Sunday, May 17, 2009

Is asexuality a sexual dysfunction?

In the asexual community, we are sometimes asked about how asexuality is different from Hypoactive Sexual Desire Disorder or whether asexuality isn't "just" Hypoactive Sexual Desire Disorder. To date, the primary strategy--at least in media articles and university lectures--has been to distance ourselves from the diagnosis. We assert that the DSM-IV-TR says that lack of interest in sex is only a disorder if it causes the person distress: since asexuals aren't distressed about their asexuality, asexuality is not a disorder. We may concede that many sexual people are distressed about loss of sexual desire and choose not to challenge the pathologization of other people's lack of sexual desire. Our sexual disinterest is not a disorder, and whether or not their is is no concern of ours.

In approaching the relationship between asexuality and HSDD--and the relationship between asexuality and "sexual dysfunction" more generally--there are two main approaches for advocating the normalization of asexuality: distancing asexuality from "sexual dysfunction" and challenging the classification of sexual disinterest as being somehow dysfunctional.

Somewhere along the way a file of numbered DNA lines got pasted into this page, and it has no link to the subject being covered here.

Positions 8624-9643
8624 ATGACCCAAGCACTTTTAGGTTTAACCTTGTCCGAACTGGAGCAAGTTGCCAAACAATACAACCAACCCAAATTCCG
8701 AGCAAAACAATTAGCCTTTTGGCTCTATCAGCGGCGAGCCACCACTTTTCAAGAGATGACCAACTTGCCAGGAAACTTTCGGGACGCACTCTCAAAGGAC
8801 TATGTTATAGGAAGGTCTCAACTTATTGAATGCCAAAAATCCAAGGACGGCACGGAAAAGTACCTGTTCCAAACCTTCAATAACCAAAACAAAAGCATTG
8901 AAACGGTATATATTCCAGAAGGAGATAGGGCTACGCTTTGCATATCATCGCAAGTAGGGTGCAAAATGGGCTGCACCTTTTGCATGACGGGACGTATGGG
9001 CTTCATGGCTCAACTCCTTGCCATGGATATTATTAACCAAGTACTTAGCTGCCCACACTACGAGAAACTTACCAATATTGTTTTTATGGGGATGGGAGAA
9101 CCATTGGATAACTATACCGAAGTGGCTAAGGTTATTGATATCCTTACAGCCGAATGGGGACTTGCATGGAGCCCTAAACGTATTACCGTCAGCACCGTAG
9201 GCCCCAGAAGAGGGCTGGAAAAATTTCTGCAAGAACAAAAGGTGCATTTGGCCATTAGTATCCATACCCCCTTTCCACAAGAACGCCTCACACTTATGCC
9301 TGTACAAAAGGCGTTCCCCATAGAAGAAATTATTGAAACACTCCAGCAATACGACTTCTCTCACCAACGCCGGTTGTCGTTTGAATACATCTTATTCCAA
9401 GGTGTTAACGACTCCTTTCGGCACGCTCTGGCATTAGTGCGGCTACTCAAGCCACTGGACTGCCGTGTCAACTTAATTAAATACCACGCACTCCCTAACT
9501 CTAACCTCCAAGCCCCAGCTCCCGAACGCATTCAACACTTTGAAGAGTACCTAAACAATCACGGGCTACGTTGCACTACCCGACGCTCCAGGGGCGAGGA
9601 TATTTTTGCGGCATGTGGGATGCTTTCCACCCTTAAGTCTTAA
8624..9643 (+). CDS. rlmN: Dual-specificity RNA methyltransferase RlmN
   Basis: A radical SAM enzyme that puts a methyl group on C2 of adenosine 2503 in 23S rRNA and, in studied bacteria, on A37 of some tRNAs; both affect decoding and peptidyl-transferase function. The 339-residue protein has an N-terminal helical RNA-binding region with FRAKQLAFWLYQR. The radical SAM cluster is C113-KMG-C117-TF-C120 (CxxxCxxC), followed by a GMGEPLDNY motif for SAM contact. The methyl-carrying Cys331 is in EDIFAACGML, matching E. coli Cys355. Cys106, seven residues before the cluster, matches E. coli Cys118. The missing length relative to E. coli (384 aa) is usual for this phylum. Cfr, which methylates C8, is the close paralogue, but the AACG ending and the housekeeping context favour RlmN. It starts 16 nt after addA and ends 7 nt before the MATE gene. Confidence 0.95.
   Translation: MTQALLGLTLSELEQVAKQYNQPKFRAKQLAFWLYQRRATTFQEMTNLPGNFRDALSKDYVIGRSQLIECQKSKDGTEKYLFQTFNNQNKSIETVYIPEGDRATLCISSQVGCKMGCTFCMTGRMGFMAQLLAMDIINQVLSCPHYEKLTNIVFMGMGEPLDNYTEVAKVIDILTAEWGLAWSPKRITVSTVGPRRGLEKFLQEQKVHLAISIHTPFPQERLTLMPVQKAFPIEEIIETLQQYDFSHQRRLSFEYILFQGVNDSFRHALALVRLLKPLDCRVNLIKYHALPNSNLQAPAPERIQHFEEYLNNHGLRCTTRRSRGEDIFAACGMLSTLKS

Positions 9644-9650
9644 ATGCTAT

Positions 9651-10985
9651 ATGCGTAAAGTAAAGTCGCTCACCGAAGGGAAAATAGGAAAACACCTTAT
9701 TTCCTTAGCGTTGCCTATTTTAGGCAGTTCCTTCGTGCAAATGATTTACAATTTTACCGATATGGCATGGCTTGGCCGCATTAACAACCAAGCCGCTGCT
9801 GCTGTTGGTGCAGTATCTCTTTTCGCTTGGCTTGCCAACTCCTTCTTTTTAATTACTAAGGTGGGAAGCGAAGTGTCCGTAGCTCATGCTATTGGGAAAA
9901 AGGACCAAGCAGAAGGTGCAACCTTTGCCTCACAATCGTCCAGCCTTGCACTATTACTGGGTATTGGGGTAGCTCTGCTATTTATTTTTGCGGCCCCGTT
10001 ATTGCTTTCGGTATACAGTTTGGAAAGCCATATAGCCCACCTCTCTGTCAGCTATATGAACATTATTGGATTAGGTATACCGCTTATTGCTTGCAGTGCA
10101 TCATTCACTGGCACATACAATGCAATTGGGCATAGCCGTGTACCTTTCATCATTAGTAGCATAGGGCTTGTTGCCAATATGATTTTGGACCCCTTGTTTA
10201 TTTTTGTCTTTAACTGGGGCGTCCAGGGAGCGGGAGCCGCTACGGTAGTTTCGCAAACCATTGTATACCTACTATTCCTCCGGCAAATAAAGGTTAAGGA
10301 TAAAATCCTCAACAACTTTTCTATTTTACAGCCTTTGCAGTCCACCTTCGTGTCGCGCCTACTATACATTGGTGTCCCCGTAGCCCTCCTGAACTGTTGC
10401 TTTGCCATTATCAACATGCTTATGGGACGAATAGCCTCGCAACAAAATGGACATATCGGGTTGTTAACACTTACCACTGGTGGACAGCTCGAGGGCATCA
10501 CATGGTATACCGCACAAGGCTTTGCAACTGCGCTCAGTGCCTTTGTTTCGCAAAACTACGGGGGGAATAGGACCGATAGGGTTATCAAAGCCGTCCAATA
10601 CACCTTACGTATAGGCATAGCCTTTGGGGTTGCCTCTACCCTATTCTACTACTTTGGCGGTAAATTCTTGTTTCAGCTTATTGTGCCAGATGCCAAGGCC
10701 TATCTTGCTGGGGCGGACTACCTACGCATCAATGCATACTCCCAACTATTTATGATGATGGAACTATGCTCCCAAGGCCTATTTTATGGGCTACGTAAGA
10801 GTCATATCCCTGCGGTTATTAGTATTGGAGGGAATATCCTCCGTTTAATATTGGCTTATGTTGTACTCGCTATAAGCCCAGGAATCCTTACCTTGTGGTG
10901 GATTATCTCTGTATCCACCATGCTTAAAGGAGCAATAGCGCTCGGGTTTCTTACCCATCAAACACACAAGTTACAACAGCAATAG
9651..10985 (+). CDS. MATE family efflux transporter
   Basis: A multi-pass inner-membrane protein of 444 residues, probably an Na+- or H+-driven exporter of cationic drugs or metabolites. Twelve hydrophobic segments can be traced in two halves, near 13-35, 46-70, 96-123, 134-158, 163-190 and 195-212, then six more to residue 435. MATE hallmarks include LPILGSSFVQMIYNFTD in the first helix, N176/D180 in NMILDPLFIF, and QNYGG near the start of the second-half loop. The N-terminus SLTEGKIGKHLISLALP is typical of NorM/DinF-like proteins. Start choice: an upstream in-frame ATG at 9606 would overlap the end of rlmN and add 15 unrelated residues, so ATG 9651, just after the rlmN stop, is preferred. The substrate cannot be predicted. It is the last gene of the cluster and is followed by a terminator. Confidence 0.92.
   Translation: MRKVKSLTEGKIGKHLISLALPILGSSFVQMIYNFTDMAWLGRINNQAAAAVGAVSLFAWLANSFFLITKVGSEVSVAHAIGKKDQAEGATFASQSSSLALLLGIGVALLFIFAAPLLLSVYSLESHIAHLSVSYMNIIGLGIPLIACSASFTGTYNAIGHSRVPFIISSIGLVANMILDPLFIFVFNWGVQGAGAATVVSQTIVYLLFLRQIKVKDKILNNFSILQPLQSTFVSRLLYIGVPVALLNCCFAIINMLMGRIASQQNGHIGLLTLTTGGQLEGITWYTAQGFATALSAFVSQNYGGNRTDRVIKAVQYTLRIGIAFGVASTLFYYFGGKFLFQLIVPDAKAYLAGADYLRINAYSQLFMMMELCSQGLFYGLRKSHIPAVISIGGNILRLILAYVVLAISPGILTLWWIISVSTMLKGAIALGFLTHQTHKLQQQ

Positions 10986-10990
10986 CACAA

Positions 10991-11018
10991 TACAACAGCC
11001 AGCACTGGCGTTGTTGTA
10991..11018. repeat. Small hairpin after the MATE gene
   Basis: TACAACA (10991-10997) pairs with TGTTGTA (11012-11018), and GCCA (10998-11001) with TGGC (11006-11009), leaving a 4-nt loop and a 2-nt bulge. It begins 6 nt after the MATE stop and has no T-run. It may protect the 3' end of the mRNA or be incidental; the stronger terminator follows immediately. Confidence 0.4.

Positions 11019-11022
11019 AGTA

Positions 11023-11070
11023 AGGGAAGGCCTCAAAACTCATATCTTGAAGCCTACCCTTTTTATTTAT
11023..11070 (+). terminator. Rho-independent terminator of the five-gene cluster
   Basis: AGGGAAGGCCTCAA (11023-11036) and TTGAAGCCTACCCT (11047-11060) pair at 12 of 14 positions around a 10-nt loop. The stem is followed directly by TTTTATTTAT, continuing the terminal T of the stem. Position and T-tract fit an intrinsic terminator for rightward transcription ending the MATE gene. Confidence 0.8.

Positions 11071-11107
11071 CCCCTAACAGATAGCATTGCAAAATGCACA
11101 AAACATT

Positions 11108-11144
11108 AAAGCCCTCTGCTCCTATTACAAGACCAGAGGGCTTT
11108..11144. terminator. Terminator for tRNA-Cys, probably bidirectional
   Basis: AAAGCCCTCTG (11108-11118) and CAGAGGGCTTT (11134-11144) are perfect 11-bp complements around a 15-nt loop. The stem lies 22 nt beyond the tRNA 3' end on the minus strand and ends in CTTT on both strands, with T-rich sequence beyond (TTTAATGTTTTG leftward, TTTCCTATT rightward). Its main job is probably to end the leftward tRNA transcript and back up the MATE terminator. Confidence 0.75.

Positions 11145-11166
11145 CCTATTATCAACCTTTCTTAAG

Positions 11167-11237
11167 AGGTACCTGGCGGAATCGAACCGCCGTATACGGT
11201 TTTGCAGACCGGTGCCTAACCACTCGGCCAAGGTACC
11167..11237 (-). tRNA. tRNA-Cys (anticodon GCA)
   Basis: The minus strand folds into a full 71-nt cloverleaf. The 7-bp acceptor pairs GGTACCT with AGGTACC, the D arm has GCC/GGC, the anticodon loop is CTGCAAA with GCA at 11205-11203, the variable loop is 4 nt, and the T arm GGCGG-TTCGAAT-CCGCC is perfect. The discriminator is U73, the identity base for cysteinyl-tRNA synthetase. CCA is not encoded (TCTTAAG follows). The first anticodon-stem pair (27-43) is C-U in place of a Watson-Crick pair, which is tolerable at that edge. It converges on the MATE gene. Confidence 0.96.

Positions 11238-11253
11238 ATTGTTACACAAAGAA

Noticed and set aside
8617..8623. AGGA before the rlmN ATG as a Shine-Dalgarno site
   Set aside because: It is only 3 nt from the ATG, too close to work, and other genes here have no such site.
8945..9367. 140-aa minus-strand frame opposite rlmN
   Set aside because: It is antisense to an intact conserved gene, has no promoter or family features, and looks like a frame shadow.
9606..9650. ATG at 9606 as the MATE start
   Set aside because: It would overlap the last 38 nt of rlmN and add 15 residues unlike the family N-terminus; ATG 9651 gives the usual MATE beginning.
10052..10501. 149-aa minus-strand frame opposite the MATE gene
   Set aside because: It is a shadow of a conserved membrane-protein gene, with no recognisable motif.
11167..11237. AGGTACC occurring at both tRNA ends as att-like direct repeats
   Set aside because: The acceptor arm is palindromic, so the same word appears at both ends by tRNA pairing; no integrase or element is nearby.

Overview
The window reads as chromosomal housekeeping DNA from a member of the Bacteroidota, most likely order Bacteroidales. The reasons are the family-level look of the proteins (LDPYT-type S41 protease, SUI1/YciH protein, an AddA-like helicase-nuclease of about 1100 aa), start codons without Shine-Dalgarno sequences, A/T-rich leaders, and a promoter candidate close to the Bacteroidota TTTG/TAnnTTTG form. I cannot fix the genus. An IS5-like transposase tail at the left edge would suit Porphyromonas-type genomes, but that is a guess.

I feel that both have their place. The former is easier, is likely to produce faster results, and requires less of a challenge to the current conceptualization of sexual problems. Ultimately, I feel that the latter is the direction asexual politics should head. It is the direction that a number of sex therapists are already headed for rather different reasons. (See, for example, the New View Campaign)

This is a topic that I have a lot of thoughts on, but it will be a challenge for me to organize them in a way I feel comfortable presenting. Over the course of the summer, I hope to be able to write about some of them.

3 comments:

Queers United said...

I think variation is a key word for asexual politics. Just as homosexuality is not a disorder, just a variation of the human condition, so must asexuality be accepted as such. There are those with dysfunction who have psychological/physical issues, but again they are distressed over it. Also distress needs to be looked at carefully. Is the person distressed because they want whatever everyone else has, or they want what they know they should have? An asexual could potentially be disturbed because society tells them they should be sexual, again that is not pathological behavior in the asexual, but the consequence of an a-phobic and unaware society.

ToyboxCharley said...

Right on, QueersUnited. A poor remote child is distressed by his desire for the things he thinks he should have... only after Daddy brings home the consumate wish developer, a (little old 2nd hand) TV.

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